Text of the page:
Encaustic painting, involves using heated beeswax to which colored pigments are added. The liquid or paste is then applied to a surface like wood, canvas and card paper. Metal tools and special brushes can be used to shape the paint before it cools, or heated metal tools can be used to manipulate the wax once it has cooled onto the surface. Because wax is used as the pigment binder, encaustics can be sculpted as well as painted.

This technique was notably used in the Fayum mummy portraits from Egypt around 100-300 AD, as well as in many works of 20th-century North American artists.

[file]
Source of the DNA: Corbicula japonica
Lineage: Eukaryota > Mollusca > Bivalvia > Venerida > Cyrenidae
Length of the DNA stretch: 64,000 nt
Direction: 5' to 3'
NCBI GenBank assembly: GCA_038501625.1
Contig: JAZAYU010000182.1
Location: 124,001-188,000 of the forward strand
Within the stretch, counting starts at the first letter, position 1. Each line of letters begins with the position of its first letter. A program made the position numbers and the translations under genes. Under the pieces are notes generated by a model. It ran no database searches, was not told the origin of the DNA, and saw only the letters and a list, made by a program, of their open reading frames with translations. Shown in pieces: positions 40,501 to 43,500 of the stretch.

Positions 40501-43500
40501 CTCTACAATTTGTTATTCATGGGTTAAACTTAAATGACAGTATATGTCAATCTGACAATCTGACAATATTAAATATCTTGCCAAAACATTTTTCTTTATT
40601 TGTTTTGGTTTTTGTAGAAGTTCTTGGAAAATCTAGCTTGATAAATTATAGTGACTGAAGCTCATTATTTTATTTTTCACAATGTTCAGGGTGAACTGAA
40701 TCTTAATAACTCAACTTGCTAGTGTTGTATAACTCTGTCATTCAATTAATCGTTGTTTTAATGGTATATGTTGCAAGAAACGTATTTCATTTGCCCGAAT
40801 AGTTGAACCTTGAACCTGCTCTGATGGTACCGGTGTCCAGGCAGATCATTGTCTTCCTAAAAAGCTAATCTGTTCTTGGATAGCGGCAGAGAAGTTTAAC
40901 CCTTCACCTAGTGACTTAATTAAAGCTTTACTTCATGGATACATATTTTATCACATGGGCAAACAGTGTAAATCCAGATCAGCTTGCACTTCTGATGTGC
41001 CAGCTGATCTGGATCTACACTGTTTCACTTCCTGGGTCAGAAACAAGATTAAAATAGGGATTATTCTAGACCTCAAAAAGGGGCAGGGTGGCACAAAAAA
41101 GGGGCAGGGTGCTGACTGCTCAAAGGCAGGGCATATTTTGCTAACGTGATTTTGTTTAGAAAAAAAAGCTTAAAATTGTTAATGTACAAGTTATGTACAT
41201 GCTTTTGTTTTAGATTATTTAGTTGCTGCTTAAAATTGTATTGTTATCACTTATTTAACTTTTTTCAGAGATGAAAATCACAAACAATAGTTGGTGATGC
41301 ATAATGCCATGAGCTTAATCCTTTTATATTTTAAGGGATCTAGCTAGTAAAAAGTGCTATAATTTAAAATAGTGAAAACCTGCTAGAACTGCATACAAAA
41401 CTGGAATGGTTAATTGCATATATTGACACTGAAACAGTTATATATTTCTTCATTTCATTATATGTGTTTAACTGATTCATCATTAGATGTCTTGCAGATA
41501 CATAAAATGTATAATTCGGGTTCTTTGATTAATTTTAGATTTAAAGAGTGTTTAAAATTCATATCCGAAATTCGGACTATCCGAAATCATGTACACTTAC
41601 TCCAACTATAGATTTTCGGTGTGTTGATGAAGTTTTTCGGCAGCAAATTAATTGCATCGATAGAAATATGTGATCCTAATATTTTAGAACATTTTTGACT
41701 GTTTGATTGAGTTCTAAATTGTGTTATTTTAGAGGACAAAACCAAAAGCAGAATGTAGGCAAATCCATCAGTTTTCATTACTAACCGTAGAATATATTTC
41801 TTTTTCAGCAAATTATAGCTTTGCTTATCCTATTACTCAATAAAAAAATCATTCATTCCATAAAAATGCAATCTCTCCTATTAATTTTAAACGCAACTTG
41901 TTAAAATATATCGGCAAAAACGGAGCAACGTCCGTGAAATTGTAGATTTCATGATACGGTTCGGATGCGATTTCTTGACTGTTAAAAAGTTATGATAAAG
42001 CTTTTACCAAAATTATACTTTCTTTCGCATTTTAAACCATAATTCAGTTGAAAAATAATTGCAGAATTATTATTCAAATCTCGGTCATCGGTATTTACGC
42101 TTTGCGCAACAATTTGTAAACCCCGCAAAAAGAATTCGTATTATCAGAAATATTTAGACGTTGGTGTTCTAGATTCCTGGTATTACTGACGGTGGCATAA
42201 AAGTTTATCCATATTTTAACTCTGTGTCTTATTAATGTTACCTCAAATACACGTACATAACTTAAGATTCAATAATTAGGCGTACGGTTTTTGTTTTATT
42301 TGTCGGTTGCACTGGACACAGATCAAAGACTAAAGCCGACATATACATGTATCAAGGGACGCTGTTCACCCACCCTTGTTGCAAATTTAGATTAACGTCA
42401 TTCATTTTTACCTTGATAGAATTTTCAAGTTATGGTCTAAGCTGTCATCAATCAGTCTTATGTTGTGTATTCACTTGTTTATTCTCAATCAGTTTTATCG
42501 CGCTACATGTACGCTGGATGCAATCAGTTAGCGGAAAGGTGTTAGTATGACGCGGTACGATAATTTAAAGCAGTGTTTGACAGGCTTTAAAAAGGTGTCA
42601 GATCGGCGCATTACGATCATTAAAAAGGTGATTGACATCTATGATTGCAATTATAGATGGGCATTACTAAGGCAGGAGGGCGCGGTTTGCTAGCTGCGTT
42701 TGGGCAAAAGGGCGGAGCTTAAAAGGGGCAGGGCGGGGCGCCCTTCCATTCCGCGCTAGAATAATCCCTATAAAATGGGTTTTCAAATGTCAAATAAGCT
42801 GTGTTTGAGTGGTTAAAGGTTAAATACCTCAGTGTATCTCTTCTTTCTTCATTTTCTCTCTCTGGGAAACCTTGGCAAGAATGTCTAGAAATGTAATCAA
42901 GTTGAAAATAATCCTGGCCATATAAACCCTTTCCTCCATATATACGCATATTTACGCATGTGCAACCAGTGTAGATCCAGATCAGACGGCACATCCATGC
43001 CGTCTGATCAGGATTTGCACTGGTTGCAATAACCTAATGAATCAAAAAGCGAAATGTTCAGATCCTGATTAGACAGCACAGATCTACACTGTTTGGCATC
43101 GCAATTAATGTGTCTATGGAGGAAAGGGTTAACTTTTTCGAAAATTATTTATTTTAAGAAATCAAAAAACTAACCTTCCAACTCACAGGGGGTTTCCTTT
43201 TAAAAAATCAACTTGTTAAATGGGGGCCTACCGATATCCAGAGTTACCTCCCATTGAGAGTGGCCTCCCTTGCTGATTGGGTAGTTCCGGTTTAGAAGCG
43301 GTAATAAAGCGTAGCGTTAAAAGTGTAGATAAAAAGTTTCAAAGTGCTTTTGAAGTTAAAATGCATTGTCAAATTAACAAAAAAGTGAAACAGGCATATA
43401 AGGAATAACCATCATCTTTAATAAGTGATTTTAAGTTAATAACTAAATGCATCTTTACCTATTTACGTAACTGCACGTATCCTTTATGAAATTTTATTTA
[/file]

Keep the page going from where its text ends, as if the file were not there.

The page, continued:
In the 20th century, painter Fritz Faiss (1905–1981), rediscovered the so-called “Punic wax” technique of encaustic painting. Encaustic art has seen a resurgence in popularity since the 1990s with people using electric irons, hotplates and heated stylus on different surfaces including card, paper and even pottery.

…… From http://en.wikipedia.org/wiki/Encaustic_painting

  1. Encaustic Iron
  2. Colored beeswax blocks
  3. Surface like: wood, canvas, card paper
  4. Metal tools & brushes for shaping, sculpting, texturing the art.